While the former with assuring statements and encouraging schemes aimed at boosting the rise in handlooms, approved sector-friendly policies, the introduction of minimum GST for product materials and processes of the handloom sector that hitherto enjoyed nil taxation, caused a major setback.
Unfortunately the product process system in textiles has not been studied in depth. e.g. fabric yarn that is made at a place, could be dyed at a second place, woven at a third, printing taking place at a fourth and so on. At every stage there would be a GST that would be attracted and despite all these stages being the start to finish for the same single product, the multiple GST that the stages attract, pile up to make the product much costlier than before the GST regime.
GST registration makes things slightly easier in the compliance, but for the small weaver this is both difficult and discouraging. Naturally he gets dependent on others to comply for him and again he is either paying a price or has to be obliging to the one who does it for him.
The vicious circle for the handloom weaver
Handloom production is dependent on private money lending to the tune of Rs 35,000 crore and pays interests between 18 to 24 percent. Yet, it gets a paltry budget allocation, a mere 0.003 percent in national budget in 2013-14. Public investment on handloom sector per metre was a mere 48 paise in 2008-09, while for the non-handloom it was 62 paise.
Per capita allocation also being low, Imposition of GST on handloom is ill-conceived, simply because the estimated tax base is very low - a mere 1.2 per cent of the National figure. Relief to the already beleaguered class would not affect revenues from tax, and would go a big way in alleviating their problem and uplift their sagging spirits.
The weights of products in the textile markets would differ based upon the fiber material used, their make, quality etc. Naturally the GST would impose slightly higher prices for handloom products that are mostly made from natural fibers, could shift the market towards cheaper artificial fibers. Further, price elasticity of low and high value-added products would be affected badly, stressed by 'fake' handloom products that are replicated with inferior materials in the name of handlooms.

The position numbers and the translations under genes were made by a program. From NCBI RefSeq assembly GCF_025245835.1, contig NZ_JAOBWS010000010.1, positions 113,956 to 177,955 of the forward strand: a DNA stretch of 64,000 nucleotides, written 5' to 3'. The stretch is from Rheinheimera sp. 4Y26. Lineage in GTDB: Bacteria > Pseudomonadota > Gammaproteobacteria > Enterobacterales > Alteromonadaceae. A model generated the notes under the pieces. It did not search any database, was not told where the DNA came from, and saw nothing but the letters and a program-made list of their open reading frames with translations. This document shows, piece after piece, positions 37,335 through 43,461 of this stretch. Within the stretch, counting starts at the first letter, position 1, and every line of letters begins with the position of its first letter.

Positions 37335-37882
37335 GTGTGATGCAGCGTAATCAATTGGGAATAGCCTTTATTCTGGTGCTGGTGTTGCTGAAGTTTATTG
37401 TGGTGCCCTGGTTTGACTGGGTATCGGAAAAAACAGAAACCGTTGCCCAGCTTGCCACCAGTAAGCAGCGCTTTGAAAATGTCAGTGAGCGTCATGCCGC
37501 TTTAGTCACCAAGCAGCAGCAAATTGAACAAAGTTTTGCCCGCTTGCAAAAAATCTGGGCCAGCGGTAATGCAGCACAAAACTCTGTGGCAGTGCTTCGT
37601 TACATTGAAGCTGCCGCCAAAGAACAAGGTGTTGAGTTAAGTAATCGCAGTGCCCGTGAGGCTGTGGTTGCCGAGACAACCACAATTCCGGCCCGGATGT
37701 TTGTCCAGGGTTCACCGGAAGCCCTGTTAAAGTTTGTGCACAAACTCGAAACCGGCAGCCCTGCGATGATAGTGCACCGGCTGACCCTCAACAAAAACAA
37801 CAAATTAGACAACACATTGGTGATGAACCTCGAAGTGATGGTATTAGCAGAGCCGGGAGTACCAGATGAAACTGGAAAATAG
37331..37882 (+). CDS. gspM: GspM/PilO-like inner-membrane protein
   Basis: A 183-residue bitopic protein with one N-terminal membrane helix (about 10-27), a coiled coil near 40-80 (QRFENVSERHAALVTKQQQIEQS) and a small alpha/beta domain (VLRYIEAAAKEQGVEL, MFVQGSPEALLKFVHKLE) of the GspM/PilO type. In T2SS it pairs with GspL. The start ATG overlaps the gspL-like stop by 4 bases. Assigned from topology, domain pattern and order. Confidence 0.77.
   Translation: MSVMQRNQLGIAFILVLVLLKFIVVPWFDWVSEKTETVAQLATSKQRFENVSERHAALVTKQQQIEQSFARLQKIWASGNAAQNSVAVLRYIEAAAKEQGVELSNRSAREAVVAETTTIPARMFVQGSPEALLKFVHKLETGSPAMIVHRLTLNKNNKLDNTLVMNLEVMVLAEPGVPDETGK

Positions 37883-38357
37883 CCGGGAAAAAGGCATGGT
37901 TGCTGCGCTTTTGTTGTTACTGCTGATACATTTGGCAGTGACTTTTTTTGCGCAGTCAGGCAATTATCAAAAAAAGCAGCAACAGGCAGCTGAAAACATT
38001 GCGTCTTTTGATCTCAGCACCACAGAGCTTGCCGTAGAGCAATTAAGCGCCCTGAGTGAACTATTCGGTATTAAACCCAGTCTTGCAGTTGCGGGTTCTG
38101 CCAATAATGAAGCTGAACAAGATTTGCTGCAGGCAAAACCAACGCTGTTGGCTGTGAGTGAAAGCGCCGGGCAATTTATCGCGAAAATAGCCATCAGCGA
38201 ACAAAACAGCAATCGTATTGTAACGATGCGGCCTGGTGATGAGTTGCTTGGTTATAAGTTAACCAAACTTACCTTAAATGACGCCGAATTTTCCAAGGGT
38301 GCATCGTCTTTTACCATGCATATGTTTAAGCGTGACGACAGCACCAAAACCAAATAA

Textile equipment attracts 18 per cent taxation. With no clarity on how this payment can be claimed as Input Tax Credit (ITC) by weavers, this unnecessary burden is imposed on handloom weavers because of GST turnover provisions. In this monopolistic situation, a registered supplier could very well collect ITC from the gullible weaver, and yet claim ITC.
On the other hand considering it cumbersome to deal with, to avoid the burden of reverse charge, the average retailer or registered assessed could prefer to deal with only those having a GST registration, creating a crisis for a majority of the handloom sector.
"The handloom sector has always had it bad when it comes to reliefs, relaxations, institutional credit, assured markets for what they produce, and a host of other benefits that most other sectors enjoy. In fact the apathy is compounded by the fact that it is second only to agriculture in terms of employment potential, is rural based and representative of the country's heritage worth in textiles that keeps India's colors flying high in international displays and comparison. Yet never shown consideration, given the right financial incentives or given the credit it truly deserves," said Devender Ladha, Founder and MD of Unnati Silks.
A definition of hand-woven and hand-made products in the GST Act would definitely be of great help to the sector as a start, since most handloom product sales are intra-State, and State governments could surely exempt them from SGST.
In such a scenario with so many points to justify, the consideration of withdrawal of GST for the handloom sector could provide that moral boost and impetus that is much needed to alleviate the hopelessness and despair already written on the face of the humble artisan but pride of India, to quite a significant level.